Leaders have to look at themselves first. If they are not being accountable to themselves or their teams, it’s time to clean that up and become aware of what prevented them from following through. That type of honesty leads the way to vulnerability, which opens the door to model accountability to their teams.
For AirDNA’s Chief of Staff, Lauren Basler, SpiralMethod provided a framework and straightforward easy to follow structure that allowed her to set in motion a culture of accountability — starting with admitting to her own vulnerability.
“My secret identity is that ‘I’m not good enough and that I let people down’ so I’ve developed the mask of being responsible for everything,I’m going to make mistakes, and I’m responsible for everything which leads to a burned out, stressed, and crazy version of myself and Crazy Lauren,” she says. “It’s empowering to have a practice that’s so rooted in conscious intention and that embraces everyone in our organization. Through this practice, I’m helping unlock the unlocking collective wisdom that helps make our teams more successful.”
In SpiralMethod facilitation training, Lauren discovered why we can’t hide behind our secret identities and be accountable at the same time. When we lack accountability, ego and righteousness often come to the fore. We’re become blind to our own inadequacies and look outside ourselves to try to get someone else to change in order to solve the problem. Or we avoid bringing problems to the surface and hope for a détente among our colleagues. In other words: “You don’t call me out on mine, and I won’t call you on yours!”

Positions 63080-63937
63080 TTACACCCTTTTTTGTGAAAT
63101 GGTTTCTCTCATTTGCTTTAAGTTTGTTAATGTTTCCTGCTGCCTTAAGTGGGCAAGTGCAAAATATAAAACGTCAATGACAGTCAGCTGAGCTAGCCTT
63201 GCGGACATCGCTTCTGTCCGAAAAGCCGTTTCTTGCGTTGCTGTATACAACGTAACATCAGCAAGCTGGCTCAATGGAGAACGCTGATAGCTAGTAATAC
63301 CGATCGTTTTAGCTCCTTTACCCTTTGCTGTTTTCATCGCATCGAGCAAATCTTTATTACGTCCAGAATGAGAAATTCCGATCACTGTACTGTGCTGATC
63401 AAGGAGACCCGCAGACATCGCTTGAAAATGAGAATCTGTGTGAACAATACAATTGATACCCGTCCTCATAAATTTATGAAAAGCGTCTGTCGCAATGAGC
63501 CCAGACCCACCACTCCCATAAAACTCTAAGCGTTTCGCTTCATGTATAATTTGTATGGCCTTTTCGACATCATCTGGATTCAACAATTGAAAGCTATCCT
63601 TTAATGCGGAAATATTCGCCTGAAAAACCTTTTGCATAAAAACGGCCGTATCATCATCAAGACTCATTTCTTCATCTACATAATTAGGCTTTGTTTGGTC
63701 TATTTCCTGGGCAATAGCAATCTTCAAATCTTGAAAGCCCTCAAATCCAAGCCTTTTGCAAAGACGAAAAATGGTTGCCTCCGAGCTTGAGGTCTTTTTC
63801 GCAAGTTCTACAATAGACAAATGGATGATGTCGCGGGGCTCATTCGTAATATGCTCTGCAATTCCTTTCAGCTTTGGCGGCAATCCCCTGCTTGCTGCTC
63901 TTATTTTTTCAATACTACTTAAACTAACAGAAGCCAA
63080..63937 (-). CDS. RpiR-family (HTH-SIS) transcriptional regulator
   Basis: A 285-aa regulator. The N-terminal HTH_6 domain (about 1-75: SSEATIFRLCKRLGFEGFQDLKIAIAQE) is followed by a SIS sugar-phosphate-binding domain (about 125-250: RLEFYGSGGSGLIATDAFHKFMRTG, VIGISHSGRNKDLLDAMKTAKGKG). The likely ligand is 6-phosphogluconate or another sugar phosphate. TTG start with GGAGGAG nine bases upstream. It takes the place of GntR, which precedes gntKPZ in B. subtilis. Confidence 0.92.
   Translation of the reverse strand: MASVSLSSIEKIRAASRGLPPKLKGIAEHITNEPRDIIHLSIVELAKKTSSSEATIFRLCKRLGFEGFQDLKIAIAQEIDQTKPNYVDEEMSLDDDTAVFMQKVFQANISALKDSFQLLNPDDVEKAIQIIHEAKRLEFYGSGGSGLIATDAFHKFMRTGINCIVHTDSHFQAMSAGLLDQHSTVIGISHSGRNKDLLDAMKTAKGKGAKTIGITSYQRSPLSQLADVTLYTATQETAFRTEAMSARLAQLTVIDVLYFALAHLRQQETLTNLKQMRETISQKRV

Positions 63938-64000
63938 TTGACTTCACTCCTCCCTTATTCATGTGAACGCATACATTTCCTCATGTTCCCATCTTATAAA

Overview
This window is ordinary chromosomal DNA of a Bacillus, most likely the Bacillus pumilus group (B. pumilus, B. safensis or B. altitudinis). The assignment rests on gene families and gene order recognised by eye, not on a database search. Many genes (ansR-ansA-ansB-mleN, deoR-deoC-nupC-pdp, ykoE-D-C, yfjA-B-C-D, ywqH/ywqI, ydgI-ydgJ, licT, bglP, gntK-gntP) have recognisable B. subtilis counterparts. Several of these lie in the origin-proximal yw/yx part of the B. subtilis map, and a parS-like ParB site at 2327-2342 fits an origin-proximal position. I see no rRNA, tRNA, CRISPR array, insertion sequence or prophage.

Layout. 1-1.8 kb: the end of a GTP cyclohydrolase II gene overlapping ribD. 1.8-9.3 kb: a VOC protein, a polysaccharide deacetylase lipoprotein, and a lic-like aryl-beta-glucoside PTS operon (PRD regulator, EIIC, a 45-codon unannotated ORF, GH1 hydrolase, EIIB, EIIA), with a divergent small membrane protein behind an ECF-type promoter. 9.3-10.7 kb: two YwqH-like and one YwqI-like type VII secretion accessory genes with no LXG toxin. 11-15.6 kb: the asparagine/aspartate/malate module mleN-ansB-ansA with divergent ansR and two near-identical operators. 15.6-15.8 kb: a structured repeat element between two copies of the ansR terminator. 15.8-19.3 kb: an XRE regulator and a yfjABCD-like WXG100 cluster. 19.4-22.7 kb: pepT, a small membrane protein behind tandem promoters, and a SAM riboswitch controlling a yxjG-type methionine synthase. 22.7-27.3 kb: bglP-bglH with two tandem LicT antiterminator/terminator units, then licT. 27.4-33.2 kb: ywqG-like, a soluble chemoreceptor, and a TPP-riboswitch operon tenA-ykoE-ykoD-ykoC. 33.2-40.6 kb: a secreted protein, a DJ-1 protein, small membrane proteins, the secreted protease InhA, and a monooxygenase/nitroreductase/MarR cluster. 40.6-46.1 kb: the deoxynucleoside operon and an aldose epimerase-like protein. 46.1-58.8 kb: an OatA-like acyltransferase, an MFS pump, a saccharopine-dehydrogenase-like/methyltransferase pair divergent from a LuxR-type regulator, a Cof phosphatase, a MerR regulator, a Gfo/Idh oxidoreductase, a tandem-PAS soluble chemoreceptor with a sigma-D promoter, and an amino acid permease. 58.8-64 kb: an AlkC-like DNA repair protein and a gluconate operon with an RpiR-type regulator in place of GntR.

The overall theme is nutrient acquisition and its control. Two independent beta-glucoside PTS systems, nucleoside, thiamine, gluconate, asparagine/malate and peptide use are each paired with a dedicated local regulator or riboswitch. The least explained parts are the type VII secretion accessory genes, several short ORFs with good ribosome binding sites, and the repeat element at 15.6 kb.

But within an accountability culture, we can have a bigger impact on the whole system rather than just trying to “fix” one person’s behavior. As humans there’s always going to be mistakes, so how do we create a culture for addressing these errors?
Here’s a great example.
A new employee at Kanso didn’t have the best onboarding experience and struggled to fit in with the team. It was easy for her to point a finger and find fault in management and other team members, but she couldn’t see her part. Using SpiralMethod’s practices, Jennifer encouraged a healthy dialogue with her and compassionately and effectively made her aware of her defensiveness. Then she proposed a shift to focus from the problems of the past to what could be changed moving forward. The new employee gave her permission to be privately called out when her defensiveness surfaced. At the same time, Jennifer gave her permission to call her out when she came across as gruff or less than empathetic. With explicit permission to address the problem, the new employee and Jennifer quickly moved beyond their challenges. They created an authentic and powerful partnership that rippled out to the rest of the team as well.
“It was a relief to talk about it,” Jenn says. “We’ve intentionally worked hard to create this culture so we can have these conversations. We created a safe space and witnessed each other share so much. Our team members crave these discussions. There’s no longer a lack of accountability because it starts from the top.”
Discover how your organization can benefit from embracing a culture of accountability and authenticity. Sign up today for our next Facilitator Certification training, starting November 10, 2022.